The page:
The opinion of the court was delivered by: HERLANDS
HERLANDS, District Judge:
The issue for decision is another illustration of the recurring problem whether plaintiff's claim belongs in the state courts or whether plaintiff has stated a cause of action under the federal securities laws - the Securities Act of 1933 (1933 Act), 15 U.S.C. § 77a et seq. (1964) and the Securities Exchange Act of 1934 (1934 Act), 15 U.S.C. § 78a et seq. (1964), and the pertinent rules and regulations of the Securities and Exchange Commission. This question is posed by motions made by three of the defendants to dismiss the complaint.
The movants are defendants Bankers Life and Casualty Company ("Bankers Life"), Belgian American Banking Corporation ("Belgian American Banking"), and Belgian American Bank and Trust Company ("Belgian American Trust").
The grounds of the motions are (1) that there is lack of jurisdiction over the subject matter; (2) that the complaint fails to state a claim upon which relief can be granted; and (3) that plaintiff lacks the requisite standing to recover damages for alleged violations of the 1933 and 1934 Acts.
Defendants maintain that plaintiff may not recover because (i) it
is neither a defrauded purchaser nor a defrauded seller of securities within the meaning of the 1933 and 1934 Acts, and (ii) these federal statutes have never been and should not be interpreted so as to make them applicable to remedy the injury allegedly resulting from the facts asserted in the complaint. A comprehensive restatement of the facts alleged in the complaint is requisite for a comprehension of the following discussion of the critical legal issues.
EVENTS PRIOR TO JANUARY 24, 1962
Manhattan Casualty Company ("Manhattan") was a New York corporation engaged in the insurance business. At the beginning of the period under consideration, Bankers Life was the owner of all of the outstanding shares of Manhattan stock. The management of Manhattan apparently was distinct from that of Bankers Life.
During the fall of 1961, Bankers Life decided to discontinue its ownership of Manhattan. Sometime in November, 1961,
Bankers Life, through James W. Bourland, a vice-president of Bankers Life, commenced negotiations for the sale of all the Manhattan stock. The prospective purchasers were two individuals, defendants Standish T. Bourne and James F. Begole.
At about the time that Bankers Life decided to sell its Manhattan stock, it ousted the defendant John F. Sweeny from the presidency of Manhattan.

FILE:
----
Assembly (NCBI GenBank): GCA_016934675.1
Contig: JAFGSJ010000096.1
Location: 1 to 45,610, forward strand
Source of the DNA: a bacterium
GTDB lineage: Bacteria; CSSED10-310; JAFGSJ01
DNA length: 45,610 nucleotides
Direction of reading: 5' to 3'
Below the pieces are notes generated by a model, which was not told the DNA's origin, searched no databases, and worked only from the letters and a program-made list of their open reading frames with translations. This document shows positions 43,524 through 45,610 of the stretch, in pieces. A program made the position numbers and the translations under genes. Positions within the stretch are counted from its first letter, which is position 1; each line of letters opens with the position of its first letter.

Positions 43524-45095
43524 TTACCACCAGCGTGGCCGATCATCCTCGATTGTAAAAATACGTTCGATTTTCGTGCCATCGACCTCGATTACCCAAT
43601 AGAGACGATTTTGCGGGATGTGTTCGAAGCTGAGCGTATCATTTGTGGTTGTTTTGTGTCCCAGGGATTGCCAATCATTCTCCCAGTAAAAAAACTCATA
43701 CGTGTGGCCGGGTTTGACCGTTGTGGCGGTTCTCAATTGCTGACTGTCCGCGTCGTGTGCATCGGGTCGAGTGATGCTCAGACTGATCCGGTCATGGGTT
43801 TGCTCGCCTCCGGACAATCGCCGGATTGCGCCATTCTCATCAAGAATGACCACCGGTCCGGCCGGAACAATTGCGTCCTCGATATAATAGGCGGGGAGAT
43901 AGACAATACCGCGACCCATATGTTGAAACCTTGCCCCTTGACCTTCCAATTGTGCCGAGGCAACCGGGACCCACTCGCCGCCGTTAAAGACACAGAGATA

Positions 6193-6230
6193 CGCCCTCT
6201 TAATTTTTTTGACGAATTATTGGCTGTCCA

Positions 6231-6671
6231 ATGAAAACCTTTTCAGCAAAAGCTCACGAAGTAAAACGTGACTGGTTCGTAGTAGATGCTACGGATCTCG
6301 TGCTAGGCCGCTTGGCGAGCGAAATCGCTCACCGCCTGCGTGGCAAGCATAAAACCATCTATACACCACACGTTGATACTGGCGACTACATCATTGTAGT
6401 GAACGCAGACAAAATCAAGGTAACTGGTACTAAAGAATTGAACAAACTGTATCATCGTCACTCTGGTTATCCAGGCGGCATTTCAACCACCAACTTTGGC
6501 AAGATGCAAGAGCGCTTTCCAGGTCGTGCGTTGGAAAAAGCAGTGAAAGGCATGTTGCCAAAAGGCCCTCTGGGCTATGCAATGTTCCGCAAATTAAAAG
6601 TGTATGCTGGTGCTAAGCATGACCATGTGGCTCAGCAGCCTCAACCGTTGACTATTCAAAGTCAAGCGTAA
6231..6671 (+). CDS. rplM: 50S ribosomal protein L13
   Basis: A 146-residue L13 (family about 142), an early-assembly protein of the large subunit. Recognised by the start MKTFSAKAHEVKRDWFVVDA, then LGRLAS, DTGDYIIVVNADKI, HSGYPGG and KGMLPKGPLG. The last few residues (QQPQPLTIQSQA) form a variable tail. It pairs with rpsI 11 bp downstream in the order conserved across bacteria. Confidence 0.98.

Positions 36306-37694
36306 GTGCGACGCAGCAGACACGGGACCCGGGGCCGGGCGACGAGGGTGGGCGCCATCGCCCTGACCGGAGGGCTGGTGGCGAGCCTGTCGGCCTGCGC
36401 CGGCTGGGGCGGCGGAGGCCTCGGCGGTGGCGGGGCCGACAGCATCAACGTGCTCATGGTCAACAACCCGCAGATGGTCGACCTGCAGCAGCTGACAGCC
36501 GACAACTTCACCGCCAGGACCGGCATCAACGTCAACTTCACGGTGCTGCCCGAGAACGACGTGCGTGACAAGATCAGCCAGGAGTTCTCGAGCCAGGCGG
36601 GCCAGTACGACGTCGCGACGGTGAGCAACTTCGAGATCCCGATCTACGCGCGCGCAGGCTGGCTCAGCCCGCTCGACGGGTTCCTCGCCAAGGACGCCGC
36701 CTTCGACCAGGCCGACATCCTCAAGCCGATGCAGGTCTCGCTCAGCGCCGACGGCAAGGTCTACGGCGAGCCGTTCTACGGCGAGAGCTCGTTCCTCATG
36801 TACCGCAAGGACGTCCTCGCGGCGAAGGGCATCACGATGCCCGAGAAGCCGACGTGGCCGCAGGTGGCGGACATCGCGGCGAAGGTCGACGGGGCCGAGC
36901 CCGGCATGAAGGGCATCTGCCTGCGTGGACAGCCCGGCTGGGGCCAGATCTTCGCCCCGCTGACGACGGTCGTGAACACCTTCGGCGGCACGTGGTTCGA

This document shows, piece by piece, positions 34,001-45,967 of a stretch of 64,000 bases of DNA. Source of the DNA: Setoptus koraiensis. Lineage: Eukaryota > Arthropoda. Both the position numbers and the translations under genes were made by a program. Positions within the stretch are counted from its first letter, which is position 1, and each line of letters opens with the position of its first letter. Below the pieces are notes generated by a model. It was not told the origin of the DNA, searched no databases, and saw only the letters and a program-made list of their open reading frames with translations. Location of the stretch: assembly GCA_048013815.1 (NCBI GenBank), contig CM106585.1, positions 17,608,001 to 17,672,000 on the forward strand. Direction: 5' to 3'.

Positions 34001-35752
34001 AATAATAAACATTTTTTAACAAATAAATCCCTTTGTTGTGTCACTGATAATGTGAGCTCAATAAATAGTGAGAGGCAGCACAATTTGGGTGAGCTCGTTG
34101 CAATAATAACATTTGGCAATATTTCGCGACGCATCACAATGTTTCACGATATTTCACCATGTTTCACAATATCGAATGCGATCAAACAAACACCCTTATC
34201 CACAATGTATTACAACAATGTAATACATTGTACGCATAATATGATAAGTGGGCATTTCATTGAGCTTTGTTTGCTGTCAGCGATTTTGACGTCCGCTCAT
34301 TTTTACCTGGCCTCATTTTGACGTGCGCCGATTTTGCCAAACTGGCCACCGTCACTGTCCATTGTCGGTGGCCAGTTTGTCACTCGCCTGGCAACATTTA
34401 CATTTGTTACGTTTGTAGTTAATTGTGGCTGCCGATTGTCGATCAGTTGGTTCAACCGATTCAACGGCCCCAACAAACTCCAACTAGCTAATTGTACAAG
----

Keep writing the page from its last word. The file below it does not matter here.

Sweeny, however, established contact between Begole and Bourne and Bankers Life. Probably at that time, Sweeny also arranged with Begole and Bourne that he should be reinstated as president of Manhattan when, and if, Begole and Bourne acquired control of Manhattan.
The negotiations drew to a successful conclusion. On January 19, 1962, a contract for the purchase and sale of all the Manhattan shares was entered into by Bankers Life (still through Bourland, as its vice-president) and Begole, individually. Begole, alone and in his own name, was to purchase the Manhattan shares. He agreed to deliver to Bankers Life at the closing on January 24, 1962 a bank check or certified check in the amount of $5,000,000.
The complaint does not charge that any misrepresentations, deceit or non-disclosures had been made or practiced upon any party in connection with this contract of purchase and sale. The complaint is devoid of allegations respecting the net worth of Manhattan or its general financial position; thus, there is nothing upon which to base any finding as to the equity or unfairness of the contract.
Sometime after January 19, 1962 but before the closing date (January 24, 1962), Bourne had stated to Begole that he, Bourne, would arrange for the financing of the stock acquisition. Bourne made contact with defendant George K. Garvin (a partner in the note brokerage firm Garvin, Bantel & Company, also a party defendant) and asked Garvin to have a bank issue certificates of deposit in the face amount of $5,000,000 and then to have a bank make a loan, using the certificates as collateral. Other than the conclusory statement that the purpose of these two transactions was to conceal the scheme to defraud, there is nothing in the complaint's factual allegations that would explain the significance of these two transactions which, taken together, appear to be self-cancelling.
Acting upon Bourne's request, Garvin, prior to January 24, 1962, arranged with Belgian American Trust to issue a certificate of deposit in the face amount of $5,000,000, in the name of Manhattan. The complaint is silent, however, as to whether Belgian American Trust was informed of the method of payment for this certificate of deposit. Presumably, it was so informed. Garvin also arranged with Belgian American Banking to loan to defendant New England Note Corporation - a company controlled by Bourne - $5,000,000 upon the collateral of the certificate of deposit that would be issued in the name of Manhattan.
Also in preparation for the closing of January 24, 1962, Garvin met with C. Joseph Gunther, an officer of defendant Irving Trust Company. Gunther agreed to bring to Garvin's office on January 24, 1962 a check in the amount of $5,000,000 payable to Bankers Life. This check was to be paid for by the delivery of various securities from Chemical Bank New York Trust Company to Irving Trust Company.
TRANSACTIONS OF JANUARY 24, 1962
The Closing, the Payment for the Manhattan Shares, and the Sale of Manhattan's Portfolio
On the morning of January 24, 1962, Bourne, Sweeny, Begole, and Gunther appeared at Garvin's office. Begole then executed two notes,